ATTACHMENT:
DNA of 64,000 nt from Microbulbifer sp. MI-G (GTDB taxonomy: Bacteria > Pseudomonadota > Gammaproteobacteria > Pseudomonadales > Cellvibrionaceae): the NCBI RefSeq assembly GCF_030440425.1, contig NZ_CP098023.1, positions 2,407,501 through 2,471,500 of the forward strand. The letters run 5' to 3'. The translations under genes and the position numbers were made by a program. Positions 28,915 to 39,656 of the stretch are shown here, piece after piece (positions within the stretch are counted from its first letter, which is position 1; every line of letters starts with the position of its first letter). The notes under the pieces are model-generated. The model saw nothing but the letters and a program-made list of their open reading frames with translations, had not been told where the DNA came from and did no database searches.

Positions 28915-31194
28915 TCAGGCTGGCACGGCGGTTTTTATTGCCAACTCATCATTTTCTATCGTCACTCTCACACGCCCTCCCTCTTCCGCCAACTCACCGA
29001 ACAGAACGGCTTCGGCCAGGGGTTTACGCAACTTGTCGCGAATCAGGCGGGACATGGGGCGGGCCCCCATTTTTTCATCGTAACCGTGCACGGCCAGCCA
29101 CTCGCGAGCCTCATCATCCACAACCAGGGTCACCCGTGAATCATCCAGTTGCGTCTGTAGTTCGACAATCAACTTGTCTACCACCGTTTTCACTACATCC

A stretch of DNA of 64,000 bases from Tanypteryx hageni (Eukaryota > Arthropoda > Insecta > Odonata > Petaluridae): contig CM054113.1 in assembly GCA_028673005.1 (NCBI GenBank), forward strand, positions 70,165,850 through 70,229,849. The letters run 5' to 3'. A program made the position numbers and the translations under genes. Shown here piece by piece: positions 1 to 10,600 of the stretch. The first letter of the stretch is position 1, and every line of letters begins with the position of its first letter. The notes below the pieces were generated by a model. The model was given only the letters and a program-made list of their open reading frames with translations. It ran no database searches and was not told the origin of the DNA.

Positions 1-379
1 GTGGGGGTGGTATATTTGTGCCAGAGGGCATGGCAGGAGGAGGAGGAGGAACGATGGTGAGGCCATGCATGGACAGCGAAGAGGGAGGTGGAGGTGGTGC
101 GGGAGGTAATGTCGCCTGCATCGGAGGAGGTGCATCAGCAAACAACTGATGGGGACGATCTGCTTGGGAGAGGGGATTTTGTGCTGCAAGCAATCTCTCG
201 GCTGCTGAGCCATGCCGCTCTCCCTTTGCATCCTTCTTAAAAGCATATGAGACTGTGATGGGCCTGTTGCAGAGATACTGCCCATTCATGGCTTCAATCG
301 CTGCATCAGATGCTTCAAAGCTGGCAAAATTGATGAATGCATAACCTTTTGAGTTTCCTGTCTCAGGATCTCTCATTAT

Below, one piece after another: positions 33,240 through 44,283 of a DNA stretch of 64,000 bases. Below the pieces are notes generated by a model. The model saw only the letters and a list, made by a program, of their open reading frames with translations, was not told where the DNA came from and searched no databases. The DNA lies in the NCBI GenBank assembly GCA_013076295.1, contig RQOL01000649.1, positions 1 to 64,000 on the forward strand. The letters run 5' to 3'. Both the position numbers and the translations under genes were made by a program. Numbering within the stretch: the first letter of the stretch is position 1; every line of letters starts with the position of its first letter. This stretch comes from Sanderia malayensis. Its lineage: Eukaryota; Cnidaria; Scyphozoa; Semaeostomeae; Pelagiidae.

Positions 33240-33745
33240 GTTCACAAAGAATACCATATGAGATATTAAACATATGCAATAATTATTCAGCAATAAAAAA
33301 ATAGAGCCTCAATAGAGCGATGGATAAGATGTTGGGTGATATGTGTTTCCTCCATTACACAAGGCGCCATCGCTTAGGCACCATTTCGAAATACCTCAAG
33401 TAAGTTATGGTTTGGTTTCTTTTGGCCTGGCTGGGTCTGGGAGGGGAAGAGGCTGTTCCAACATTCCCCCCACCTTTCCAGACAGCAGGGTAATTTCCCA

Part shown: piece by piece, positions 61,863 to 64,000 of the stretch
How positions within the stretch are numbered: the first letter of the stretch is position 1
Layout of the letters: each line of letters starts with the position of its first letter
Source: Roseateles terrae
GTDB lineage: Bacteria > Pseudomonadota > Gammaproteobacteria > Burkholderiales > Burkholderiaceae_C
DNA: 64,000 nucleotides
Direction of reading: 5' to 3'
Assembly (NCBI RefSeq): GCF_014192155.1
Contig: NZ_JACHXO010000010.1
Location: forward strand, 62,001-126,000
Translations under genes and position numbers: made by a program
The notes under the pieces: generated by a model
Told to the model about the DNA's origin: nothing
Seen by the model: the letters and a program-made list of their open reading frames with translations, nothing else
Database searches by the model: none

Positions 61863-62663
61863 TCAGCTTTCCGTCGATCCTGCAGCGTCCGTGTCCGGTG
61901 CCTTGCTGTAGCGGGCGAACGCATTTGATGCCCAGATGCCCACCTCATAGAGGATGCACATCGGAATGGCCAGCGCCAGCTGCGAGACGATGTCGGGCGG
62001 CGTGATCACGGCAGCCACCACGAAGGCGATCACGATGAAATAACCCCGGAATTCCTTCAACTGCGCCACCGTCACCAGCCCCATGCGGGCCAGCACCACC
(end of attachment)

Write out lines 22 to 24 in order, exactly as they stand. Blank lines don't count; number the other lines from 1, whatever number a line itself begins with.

DNA: 64,000 nucleotides
Direction of reading: 5' to 3'
Assembly (NCBI RefSeq): GCF_014192155.1